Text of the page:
When I refused to buy this book about Istanbul, the man to the left offered me...the man to the right.
Anyway, where was I? ...oh, The Blue Mosque!!
Contrary to my initial belief, there are plenty of blue mosques in Turkey. This one, Sultanahmet, is a historic mosque in Istanbul, popularly known as the Blue Mosque for the blue tiles adorning the walls of its interior. It was built from 1609 to 1616, during the rule of Ahmed I.
More stray dogs

Entry is free, but you must follow the rules. You must also remove your shoes and are provided bags to carry them. April and I were prepared for this.



The Blue Mosque was equally as beautiful as the Hagia Sofia.


There was a separate area strictly for prayer.

It looks like I'm smuggling stolen fruit from country to country.
Anyway, we needed to relax, so after the big landmarks were out of the way, we headed to this nearby bazaar. Not the Grand Bazaar, but a bazaar nonetheless. It was located about two blocks from our hotel and had nice leather goods, rugs, purses, luggage, ceramics, lamps, spices, etc.

The shop owners here took a page from the Incessant Salesman of Istanbul but only followed it halfway: they coax you to come into their shops, without following you down the street or standing in your way. Things were looking up.
We found dinner at a nearby restaurant, and there were many to choose from.

Our playful waiters. They had lots of jokes, and offered us food like sliced apples, apple tea, and pita while our meals were prepared.
There weren't many customers yet, so this is what the waiters did in the meantime: sat across the street and smoked.
Stuffed mushrooms
Pita.

Chicken casserole. It's not much of a "casserole" but I liked all of the ingredients: chicken, vegetables and rice. I could eat this every day.

April's shrimp casserole.

After finishing our meal, the manager surprised us with baklava. My first time trying it, and it was delicious! It would go great with ice cream.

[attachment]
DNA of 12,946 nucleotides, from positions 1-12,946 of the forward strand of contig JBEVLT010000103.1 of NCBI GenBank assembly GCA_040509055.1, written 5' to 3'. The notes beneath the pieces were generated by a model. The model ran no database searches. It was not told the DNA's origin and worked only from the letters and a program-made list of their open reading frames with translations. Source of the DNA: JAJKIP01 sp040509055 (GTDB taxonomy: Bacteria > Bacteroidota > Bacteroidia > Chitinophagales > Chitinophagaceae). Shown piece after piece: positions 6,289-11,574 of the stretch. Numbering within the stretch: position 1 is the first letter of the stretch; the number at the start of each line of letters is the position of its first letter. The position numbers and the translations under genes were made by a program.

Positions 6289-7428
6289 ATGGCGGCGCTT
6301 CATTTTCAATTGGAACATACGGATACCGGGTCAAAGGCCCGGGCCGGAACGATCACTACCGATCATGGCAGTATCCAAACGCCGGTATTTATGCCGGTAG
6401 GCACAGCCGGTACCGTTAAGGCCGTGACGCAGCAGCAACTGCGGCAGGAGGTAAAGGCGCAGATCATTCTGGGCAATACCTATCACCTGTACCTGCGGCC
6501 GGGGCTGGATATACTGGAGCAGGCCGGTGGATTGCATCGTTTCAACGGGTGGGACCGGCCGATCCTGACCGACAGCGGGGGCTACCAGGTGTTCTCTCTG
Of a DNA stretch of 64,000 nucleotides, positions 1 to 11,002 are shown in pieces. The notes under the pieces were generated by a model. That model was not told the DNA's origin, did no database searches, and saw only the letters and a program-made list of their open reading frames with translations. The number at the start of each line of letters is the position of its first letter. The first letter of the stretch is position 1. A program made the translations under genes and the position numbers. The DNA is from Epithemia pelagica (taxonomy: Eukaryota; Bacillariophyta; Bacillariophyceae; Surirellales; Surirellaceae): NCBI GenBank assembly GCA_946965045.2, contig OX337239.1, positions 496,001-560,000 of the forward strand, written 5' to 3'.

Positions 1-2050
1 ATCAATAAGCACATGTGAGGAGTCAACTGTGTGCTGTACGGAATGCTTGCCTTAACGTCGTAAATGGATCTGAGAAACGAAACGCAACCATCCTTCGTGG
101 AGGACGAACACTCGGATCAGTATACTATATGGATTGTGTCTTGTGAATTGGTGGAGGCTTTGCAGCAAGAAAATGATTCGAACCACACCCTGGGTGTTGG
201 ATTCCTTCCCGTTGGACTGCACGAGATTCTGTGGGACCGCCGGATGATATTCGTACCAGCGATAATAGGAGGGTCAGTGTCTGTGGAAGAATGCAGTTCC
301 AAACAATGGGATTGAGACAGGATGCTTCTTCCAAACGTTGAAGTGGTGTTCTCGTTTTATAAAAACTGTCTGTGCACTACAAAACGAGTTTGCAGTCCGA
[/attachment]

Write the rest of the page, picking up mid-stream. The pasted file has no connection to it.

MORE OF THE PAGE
Intent on saving our energy for the last day of the trip, we turned in early.

The next morning, we took a 15-minute walk to the Grand Bazaar. Why is this bazaar so grand? Well, it was built in 1455, and is one of the largest and oldest covered markets in the world, with 61 covered streets and over 3,000 shops which attract between 250,000 and 400,000 visitors daily. What's sold in the Grand Bazaar? I'm glad you asked.
Fake Louboutins, 380 Turkish Lira

Fake wallets and purses

Real electric lanterns

Fake sneakers [I assume]

Real ceramics

Jewelry
Plates. April even matched the ones in this store.
And clothes. This guy even had a "dressing room".





The bazaar was cool, but after about an hour in there with more Incessant Salesmen of Istanbul, we booked it to the nearest tram, headed to Taksim Square, "uptown."

The tram is a really cool way to get through the city because traffic is really bad. Each ride costs one token, or 4 Turkish Lira.

Completely forgot to tell you: currency in Turkey is the Turkish Lira, which was great. One dollar equals about 2.15 Turkish Lira. So everything we bought, I would just divide the value in half to calculate actual cost. If a dress cost 40 TL, it cost $20 in my mind (actually, a bit less). Our dinners were rather inexpensive (22 TL per dish, for instance).